When the asylum first opened, it quickly became a coveted site occupied by the afflicted, rich, poor, black, and white alike; but over time, the indigent, with popular public order concerns and the police pressing for their institutionalization, became its main clientele (Pereira, 1852).Footnote 2 While the majority of occupants at this early point in the asylum’s history came from the municipality of the court, this trend would ebb and flow as numerous petitions to house the insane in the imperial capital’s flagship asylum poured in from province presidents and Santa Casas from throughout Brazil and neighboring countries. Although statistical records are not available for every year, a sampling of the asylum population during its formative years (1852–1856) shows that the majority of patients’ place of origin was identified as “Africa,” followed by Portugal (Ibid.). Echoing the assertions of historian Magali Engel, slave owners readily freed those slaves they suspected were insane before sending them to the asylum, or they left them to wander the streets so that they, as property owners, would bear no financial or legal responsibility for those that had once served them (Engel, 2001). Over the course of the late nineteenth century until its final closing in 1944, the asylum would continue to be primarily occupied by the working classes and the poor; the majority of whom were presumably people of color (Fischer, 2008, p. 13–90).

The emergence of the colony-model

In the immediate aftermath of the messy transition to republican rule in 1890, anxieties about lawlessness, disorder, and danger, whether founded or not, were commonly projected upon those of African descent as the tide of antiblack scientific racism spurred on apocalyptic fears of national chaos and ruin. Within this schema, the presumed indigent insane, of which those of African descent presumably constituted a large segment, became a vulnerable surplus problem population. As the modernizing project in which psychiatry was born grew, slavery would be abolished (1888), and with significant consequence, psychiatrists would find themselves attempting to manage a panoply of the needy, including those ex-slaves who offended a new socio-political order through acts of commission and omission. Nonetheless, psychiatrists in republican Brazil, fresh from victory after four decades of conflict with religious authorities and struggling with the disconnect between the reality of the indigent population within the asylum on one hand and their therapeutic ideals on the other, were optimistic about the profession as psychiatry’s prestige grew. Between 1890 and 1903, Brazilian psychiatry enjoyed a halcyon period as their simultaneous adulation of Western medicine and science alongside their rejection of formal and informal spiritual orientated healing practices dovetailed well with the state’s positivist motto of “order and progress”. Notably, landmark state Decree 206 (The Medical and Legal Assistance to the Alienated), cemented the professional authority of psychiatrists over the medical care of the insane by designating the asylum as the central entry point into the care system for the mentally ill. Significantly, it expanded the asylum’s terrain of confinement by authorizing the construction of two colonies on the Ilha do Governador, known as the São Bento and Conde de Mesquita colonies.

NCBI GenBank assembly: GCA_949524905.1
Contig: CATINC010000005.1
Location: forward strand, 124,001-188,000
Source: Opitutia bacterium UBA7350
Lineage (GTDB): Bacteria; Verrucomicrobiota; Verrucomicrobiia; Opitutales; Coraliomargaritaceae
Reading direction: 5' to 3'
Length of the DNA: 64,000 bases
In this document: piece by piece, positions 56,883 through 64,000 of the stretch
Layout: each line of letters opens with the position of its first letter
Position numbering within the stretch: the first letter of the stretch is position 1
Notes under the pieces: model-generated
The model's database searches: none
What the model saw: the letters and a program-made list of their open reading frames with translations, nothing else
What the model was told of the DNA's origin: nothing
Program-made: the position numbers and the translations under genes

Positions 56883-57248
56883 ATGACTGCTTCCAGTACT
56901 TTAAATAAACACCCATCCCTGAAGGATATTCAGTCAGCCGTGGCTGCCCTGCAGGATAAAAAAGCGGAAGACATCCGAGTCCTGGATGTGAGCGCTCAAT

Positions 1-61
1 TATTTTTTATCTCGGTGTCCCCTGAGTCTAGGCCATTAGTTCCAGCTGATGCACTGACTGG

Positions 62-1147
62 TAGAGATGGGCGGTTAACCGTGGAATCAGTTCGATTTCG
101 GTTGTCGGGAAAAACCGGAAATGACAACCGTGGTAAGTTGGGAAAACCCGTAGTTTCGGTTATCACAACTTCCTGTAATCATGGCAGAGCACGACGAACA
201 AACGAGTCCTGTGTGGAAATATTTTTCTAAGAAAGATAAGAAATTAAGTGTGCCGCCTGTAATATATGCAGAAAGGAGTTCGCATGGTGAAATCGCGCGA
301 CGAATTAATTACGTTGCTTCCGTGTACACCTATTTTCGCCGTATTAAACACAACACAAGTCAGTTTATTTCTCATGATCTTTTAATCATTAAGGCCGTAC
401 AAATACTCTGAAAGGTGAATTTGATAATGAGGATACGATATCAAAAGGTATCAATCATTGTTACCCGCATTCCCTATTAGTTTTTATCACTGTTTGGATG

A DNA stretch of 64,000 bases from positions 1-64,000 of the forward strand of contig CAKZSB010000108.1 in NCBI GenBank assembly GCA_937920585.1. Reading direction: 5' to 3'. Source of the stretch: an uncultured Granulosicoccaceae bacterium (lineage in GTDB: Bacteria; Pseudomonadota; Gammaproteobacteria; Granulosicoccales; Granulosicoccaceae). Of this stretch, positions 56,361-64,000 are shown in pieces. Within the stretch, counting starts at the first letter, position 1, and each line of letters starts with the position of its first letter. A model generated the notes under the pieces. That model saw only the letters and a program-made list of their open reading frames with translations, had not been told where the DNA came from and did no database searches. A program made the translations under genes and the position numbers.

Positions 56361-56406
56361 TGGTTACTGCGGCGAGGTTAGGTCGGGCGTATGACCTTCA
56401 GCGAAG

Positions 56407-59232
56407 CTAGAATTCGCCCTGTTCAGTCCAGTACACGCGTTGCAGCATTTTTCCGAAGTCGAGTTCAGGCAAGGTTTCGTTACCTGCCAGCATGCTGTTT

Founded a few months after the proclamation of the republic, the agricultural colonies were built in two preexisting buildings on the Ilha do Governador (Governador’s Island). While the first was situated on the farms of São Bento and belonged to the Benedictine Brotherhood, the second was the property of the Conde de Mesquita (Earl of Mesquita). Separated by approximately 1.5 miles (2500 meters), the Colonies of the Alienated of Governador’s Island (Colonias de Alienados da Ilha do Governador), were initially intended for chronically indigent men and women. However, from 1892, it was open to only men while first women’s colony was founded in 1911 (Engel, 2001, p. 257) At the end of 1890, there were 142 people in the colonies, and official documents described them as employed “in the tilling of the land, cultivation of cereals, beans, and the raising of animals and domestic birds” (Brasil, Ministério do Interior, 1891, p. 28). While those at the São Bento Colony focused on the cultivation of crops, those at the Conde de Mesquita Colony tended to livestock. In addition, those with knowledge of mechanics were employed in the construction of houses and stables, while insane women were responsible for washing clothes and sewing work (Brandão, 1891, p. 54). In this manner, it was possible to organize the insane according to their aptitude and dispositions for physical labor and to great extent, their gender. Transatlantic psychiatric writings had long held assertions about the healing power of nature and specifically, agricultural work in the open air, citing the rhythms of the seasons as contributing to the restoration of the mind (Pinel, 1962, p. 218). After the agricultural colonies were in operation for two years, their director, Dr. Domingos Lopes da Silva Araújo, in his annual report to the Minister, praising the virtues of agricultural labor as a “great resource,” noted “ (…) modern psychiatry can take in this great resource which with science, hand in hand with charity, is spreading through the great centers of civilization and progress, making the existence of these unfortunates less heavy, life more bearable, and making useless men, true burdens for society, men usable and competing for the common good (Acervo IMASJM, Relatórios Anual, 1892, p. 8–9).” The federal government’s interest in knowing the experiences of agricultural colonies in other countries also becomes notable. According to the Ministerial Reports of 1892 and 1893, “taking advantage of the trip that the Director-General of Medical-Legal Care to the Mentally Ill, Doctor João Carlos Teixeira Brandão, was to make in order to represent Brazil at the Criminal Anthropological Congress in Brussels, the Government decided, by a Communiqué of June 4, to instruct him to visit the establishments for the mentally ill, including the agricultural colonies in Belgium, Austria, Prussia, France, Switzerland, Italy, England and the United States of America” (Brazil, 1892 and 1893, p. 363). Given the considerable distance by ship he had to travel, such a state funded trip, represented the state’s firm commitment to the latest psychiatric treatments.